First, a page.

The purpose of this Medical Questionnaire is to find out if you should be examined by a physician before participating in recreational diving. A positive response to a question does not necessarily disqualify you from diving. A positive response means there is a pre-existing condition that may affect your safety while diving and you must seek the advice of a physician.
Please answer the following questions on your past and present with a YES or NO. If you are not sure, answer YES. If any of these items apply to you, we must request that you consult with a physician prior to participating in scuba diving. Your instructor will supply you with a PADI Medical Statement and Guidelines for Recreational Scuba Diver’s Physical Examination to take to a physician.
Have you suffered from, or do you now suffer from, any of the following:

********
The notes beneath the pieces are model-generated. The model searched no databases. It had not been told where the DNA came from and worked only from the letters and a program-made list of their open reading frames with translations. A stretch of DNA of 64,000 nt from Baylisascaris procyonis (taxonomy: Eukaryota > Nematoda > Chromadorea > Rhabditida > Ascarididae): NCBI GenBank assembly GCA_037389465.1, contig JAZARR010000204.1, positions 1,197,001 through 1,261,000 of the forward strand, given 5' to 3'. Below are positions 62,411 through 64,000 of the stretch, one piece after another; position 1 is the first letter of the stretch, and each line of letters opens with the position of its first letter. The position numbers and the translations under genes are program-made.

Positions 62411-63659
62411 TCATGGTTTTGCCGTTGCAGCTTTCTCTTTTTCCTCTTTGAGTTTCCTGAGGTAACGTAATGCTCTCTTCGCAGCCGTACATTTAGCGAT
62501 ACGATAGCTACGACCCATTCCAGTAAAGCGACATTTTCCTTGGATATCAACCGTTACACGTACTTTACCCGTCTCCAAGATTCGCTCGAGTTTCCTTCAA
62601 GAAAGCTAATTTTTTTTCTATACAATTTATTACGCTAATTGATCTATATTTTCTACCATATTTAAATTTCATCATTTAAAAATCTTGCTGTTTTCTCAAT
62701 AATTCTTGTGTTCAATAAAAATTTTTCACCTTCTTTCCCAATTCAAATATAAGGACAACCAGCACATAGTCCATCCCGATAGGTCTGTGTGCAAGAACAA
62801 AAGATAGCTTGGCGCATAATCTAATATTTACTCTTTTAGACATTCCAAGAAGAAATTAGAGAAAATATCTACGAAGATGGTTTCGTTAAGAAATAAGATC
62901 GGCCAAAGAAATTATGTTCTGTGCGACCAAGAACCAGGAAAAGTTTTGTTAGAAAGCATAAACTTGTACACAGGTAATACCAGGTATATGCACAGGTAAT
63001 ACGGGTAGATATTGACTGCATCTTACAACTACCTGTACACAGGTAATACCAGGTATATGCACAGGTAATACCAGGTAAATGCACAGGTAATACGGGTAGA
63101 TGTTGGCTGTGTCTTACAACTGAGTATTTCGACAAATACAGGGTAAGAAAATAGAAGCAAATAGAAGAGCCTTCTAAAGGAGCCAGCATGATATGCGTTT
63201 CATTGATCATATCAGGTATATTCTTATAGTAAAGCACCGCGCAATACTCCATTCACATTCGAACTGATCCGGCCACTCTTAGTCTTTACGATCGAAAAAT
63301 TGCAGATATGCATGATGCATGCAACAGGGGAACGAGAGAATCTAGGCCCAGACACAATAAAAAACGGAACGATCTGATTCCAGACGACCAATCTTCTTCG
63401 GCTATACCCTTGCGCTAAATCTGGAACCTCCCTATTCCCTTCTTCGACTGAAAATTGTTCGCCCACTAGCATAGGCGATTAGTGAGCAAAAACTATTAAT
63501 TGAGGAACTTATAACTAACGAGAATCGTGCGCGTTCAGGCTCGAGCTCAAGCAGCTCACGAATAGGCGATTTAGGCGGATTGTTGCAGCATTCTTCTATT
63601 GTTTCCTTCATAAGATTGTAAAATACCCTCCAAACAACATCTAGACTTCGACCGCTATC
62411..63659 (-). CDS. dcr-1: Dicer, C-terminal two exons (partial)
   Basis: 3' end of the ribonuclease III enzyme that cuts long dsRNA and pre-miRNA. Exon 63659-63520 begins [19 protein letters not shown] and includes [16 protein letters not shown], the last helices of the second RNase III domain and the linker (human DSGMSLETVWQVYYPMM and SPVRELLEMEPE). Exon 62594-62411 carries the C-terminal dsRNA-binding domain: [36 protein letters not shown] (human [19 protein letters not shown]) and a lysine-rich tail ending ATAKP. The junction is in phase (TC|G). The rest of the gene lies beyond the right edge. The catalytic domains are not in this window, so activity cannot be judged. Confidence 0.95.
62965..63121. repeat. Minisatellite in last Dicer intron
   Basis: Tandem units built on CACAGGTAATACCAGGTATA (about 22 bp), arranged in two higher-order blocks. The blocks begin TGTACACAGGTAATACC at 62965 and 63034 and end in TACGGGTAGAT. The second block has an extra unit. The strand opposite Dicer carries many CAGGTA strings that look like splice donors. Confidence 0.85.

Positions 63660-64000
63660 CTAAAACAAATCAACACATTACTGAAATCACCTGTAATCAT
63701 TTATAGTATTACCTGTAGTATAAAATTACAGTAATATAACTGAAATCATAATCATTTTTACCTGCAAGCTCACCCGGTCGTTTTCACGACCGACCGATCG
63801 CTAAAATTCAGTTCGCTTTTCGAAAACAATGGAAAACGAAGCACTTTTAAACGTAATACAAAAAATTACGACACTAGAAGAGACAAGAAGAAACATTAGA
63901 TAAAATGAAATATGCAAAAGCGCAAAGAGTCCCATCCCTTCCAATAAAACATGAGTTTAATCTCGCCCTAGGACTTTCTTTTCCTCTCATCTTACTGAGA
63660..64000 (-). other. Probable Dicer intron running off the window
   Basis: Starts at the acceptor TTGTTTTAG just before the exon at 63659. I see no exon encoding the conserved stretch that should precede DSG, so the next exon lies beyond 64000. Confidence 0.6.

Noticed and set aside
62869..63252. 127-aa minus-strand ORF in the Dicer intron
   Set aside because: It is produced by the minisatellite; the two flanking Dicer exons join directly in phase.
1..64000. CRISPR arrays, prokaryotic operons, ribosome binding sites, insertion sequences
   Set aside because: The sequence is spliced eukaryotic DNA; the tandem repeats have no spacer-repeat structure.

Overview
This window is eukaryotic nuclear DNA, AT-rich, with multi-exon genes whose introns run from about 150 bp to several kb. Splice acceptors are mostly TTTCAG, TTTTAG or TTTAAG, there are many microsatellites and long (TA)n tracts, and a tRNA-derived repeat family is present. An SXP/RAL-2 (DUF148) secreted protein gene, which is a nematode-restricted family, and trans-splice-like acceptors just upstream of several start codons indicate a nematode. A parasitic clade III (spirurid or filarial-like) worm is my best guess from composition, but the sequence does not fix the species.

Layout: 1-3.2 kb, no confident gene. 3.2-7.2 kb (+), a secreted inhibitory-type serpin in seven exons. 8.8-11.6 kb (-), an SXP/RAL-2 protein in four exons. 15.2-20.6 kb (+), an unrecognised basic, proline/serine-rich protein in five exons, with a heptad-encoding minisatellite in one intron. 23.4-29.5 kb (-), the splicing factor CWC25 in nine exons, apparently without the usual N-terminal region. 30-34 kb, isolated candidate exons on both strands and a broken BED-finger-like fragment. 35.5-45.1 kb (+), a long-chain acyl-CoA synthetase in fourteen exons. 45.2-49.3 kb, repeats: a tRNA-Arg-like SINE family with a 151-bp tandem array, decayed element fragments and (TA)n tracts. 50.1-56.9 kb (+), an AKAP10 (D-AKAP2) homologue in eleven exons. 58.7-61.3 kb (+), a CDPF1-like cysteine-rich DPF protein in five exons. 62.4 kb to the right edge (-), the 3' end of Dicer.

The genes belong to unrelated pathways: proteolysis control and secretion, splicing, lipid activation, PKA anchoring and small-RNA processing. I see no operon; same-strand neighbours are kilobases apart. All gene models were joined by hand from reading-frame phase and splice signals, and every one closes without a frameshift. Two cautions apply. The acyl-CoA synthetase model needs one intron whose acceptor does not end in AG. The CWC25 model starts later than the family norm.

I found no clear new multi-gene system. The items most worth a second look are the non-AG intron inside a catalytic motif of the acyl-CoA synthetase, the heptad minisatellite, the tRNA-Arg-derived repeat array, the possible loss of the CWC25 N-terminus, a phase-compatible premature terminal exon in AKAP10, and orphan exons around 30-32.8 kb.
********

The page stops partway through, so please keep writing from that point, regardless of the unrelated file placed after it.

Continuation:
- Asthma or wheezing
- Fainting, seizures or blackouts
- Chronic Bronchitis or persistent chest complaints
- Chronic sinus conditions
- Chest surgery
- Recurrent ear problems when flying
- Diabetes Mellitus (sugar diabetes)
- Tuberculosis or other long-term lung disease
- Brain, spinal cord or nervous disorder
- Heart disease of any kind
- Collapsed lung (pneumothorax)
- Ear Surgery
- Are you currently suffering from:
- Chronic Ear Discharge or infection
- High Blood Pressure
- Perforated eardrum
- Other illness or operation within the last month
- Are you currently taking any medicine or drug (excluding oral contraceptives)?
- Have you ingested any alcohol within the last 8 hours prior to diving?
- Are you pregnant?
- Do you understand that any concealment of any condition incompatible with safe diving might put your health or life at risk?
- Do you understand that you should not go to altitude (fly) within 12 hours of completing a single dive or a minimum of 18 hours when doing multiple dives (recommended 24 hours)?
Dive Safety Information
Divers should have a reasonable level of physical fitness to cope with the environmental stresses of being underwater. The environmental factors that place a physiological strain on the diver include: